Bank of Japan Gov. Haruhiko Kuroda expressed impatience with the pace of Japan’s structural reform in an interview last week with The Wall Street Journal. For Stanford economist John Taylor, Mr. Kuroda has the diagnosis right, but there’s not much he can do about it.
Mr. Taylor has been a prominent critic of the U.S. Federal Reserve’s massive bond-buying program, an attempt to push down long-term interest rates and help growth. By his reckoning, the Fed risks provoking economic turbulence when it comes time to sell its bond portfolio, which could push up interest rates too sharply.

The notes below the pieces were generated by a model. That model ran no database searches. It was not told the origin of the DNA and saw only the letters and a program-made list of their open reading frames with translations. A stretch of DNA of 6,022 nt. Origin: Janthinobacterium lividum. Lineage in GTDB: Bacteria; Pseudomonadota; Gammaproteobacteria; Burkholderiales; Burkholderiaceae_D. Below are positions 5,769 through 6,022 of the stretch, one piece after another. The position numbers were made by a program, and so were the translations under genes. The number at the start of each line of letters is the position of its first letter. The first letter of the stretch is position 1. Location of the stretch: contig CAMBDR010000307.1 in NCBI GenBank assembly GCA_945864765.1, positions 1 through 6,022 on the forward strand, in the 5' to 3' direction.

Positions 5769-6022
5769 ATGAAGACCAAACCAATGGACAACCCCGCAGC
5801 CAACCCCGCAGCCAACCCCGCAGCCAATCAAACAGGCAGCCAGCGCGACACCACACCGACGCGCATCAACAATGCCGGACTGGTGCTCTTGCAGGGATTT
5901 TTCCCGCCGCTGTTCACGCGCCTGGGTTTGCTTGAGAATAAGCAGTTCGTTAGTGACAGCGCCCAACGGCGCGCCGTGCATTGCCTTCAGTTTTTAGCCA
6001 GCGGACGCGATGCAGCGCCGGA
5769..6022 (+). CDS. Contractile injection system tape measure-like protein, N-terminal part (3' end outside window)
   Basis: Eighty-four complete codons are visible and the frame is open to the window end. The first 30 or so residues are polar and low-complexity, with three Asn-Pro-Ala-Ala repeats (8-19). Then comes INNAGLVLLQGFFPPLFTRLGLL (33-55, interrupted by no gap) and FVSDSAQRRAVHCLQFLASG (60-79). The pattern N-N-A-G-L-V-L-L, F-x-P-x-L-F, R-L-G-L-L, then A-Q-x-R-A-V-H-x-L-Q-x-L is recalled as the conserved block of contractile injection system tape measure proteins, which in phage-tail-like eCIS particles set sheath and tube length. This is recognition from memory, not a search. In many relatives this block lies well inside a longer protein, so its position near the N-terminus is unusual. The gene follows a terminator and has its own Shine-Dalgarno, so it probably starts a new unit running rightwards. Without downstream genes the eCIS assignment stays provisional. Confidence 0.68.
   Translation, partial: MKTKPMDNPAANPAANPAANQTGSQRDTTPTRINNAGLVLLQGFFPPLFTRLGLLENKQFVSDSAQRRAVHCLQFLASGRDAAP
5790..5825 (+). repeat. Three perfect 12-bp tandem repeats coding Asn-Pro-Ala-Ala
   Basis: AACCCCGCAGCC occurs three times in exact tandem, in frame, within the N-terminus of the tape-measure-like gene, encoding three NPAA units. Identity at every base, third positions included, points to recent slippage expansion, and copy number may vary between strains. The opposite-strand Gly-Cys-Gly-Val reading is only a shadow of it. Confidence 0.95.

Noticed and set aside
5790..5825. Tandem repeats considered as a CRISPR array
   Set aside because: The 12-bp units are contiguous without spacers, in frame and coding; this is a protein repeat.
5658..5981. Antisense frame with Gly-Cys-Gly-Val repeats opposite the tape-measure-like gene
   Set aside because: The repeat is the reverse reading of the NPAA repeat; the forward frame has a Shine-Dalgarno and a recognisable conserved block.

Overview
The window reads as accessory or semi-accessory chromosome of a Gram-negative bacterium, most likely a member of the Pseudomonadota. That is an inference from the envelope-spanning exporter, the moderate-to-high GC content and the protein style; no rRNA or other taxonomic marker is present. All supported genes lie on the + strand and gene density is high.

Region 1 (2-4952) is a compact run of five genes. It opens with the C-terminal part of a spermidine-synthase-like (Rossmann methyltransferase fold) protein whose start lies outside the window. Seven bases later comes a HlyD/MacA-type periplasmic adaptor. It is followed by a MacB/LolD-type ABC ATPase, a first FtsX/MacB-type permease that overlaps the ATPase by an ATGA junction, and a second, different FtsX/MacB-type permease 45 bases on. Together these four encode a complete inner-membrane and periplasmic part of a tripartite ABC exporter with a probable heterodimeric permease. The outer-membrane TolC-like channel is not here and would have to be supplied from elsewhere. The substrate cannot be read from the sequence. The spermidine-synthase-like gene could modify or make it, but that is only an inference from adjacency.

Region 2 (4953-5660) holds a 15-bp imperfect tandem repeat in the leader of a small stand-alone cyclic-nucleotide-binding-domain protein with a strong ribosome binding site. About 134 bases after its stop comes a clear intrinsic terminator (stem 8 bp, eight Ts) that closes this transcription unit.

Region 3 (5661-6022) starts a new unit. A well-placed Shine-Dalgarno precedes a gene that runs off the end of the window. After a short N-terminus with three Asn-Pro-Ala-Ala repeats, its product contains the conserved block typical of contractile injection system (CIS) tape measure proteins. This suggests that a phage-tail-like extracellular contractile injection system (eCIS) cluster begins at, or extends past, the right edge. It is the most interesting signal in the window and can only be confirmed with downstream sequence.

In an interview in Singapore, Mr. Taylor said the Bank of Japan faces “similar risks” after it embarked last year on its own bond-buying enterprise, seeking to end more than a decade of deflation. The BOJ’s monetary stimulus has helped spark inflation in Japan and fueled the longest economic growth streak in four years. As the initial jolt to prices wears off and economic growth slows, the bank is now considering another round of asset purchases.
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